Three-Way Prisoner Exchange Completed Between East Germany, Mozambique, and the United States

A three-way prisoner exchange among the U.S., East Germany and Mozambique was completed.

Miron Marcus, an Israeli citizen held since September 1976, was released on the Mozambique-Swaziland border. The U.S. released Robert G. Thompson, a former Air Force intelligence clerk convicted of passing secrets to the Soviets. East Germany released Alan Van Norman of Windom, Minn., who had been arrested in East Germany while trying to smuggle a German doctor, his wife and son to the West.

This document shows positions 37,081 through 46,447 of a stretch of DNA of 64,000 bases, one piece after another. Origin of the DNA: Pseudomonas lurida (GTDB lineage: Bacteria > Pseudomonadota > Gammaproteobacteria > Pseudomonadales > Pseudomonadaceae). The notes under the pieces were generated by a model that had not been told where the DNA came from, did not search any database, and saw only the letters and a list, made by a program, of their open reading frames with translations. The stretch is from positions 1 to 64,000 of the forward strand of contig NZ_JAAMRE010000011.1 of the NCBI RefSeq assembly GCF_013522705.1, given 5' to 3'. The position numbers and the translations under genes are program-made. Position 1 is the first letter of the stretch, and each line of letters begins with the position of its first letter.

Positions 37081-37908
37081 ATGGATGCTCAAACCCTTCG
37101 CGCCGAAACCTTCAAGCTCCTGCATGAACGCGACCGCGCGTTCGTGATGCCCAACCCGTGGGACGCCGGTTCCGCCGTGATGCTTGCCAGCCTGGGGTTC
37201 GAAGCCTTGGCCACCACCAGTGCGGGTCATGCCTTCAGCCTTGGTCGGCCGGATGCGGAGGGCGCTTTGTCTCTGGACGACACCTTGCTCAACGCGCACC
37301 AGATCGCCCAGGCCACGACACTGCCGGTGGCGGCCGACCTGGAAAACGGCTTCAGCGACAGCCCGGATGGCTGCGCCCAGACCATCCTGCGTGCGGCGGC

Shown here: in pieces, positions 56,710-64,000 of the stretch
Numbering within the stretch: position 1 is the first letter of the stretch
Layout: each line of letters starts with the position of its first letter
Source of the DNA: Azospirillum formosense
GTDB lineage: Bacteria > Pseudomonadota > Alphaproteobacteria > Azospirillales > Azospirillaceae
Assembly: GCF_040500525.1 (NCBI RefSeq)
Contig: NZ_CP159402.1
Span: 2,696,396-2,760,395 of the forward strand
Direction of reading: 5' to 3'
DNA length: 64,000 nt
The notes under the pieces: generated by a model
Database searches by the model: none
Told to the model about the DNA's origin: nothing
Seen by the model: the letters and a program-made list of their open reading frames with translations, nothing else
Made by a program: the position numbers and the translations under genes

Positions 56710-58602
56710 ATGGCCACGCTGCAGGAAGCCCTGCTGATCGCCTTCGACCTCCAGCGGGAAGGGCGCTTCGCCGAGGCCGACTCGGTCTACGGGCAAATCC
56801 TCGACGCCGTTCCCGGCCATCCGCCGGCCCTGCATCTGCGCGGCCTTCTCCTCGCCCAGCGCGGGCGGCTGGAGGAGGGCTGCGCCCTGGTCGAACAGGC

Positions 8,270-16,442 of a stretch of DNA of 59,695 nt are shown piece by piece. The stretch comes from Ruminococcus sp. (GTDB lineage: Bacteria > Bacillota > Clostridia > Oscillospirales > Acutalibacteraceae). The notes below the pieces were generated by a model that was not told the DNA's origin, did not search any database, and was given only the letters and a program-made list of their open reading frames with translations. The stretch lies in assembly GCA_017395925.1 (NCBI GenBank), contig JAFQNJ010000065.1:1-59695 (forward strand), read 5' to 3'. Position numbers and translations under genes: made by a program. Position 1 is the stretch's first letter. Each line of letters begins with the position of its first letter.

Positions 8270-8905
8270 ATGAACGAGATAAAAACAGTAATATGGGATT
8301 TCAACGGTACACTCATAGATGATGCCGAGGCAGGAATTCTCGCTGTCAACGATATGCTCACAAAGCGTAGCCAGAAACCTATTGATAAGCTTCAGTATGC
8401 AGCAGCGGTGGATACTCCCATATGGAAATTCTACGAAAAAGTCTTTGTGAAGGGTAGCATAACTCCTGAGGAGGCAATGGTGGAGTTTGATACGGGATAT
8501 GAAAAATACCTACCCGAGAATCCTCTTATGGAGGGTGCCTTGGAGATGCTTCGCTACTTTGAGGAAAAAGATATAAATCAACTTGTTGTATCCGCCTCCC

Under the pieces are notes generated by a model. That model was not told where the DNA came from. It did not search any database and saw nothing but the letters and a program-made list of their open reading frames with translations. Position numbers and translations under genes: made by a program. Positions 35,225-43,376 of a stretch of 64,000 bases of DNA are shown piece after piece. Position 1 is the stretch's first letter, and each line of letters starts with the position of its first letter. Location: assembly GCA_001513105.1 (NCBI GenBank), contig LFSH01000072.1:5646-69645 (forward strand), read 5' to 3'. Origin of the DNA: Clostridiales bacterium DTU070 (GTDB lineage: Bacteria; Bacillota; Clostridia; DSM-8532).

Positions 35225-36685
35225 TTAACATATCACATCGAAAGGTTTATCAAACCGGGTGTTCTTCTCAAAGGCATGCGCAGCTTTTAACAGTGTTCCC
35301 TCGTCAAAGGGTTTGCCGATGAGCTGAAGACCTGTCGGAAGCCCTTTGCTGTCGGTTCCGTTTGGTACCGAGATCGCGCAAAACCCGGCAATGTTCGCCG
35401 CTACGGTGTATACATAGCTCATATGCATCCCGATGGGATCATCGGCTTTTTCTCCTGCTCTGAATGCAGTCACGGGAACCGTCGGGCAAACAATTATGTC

The central figure in the swap was the prisoner from Lewisburg: Robert Thompson, 43, a onetime U.S. Air Force clerk who had served 13 years of a 30-year sentence after confessing, in 1965, that he had passed hundreds of photos of secret documents to the Soviets while he was based in West Berlin. After the exchange, Thompson hurried off into East Berlin, leaving behind several lingering puzzles about his true identity. Although U.S. investigators remained persuaded that he was a Detroit-born American, Thompson maintained that he was actually born in Leipzig (now in East Germany) of a Russian father and a German mother. If given another opportunity to spy for the Soviets, he said, he would "do it again." In any case, Moscow was so eager to obtain Thompson that it arranged for other Communist regimes to give up two prisoners: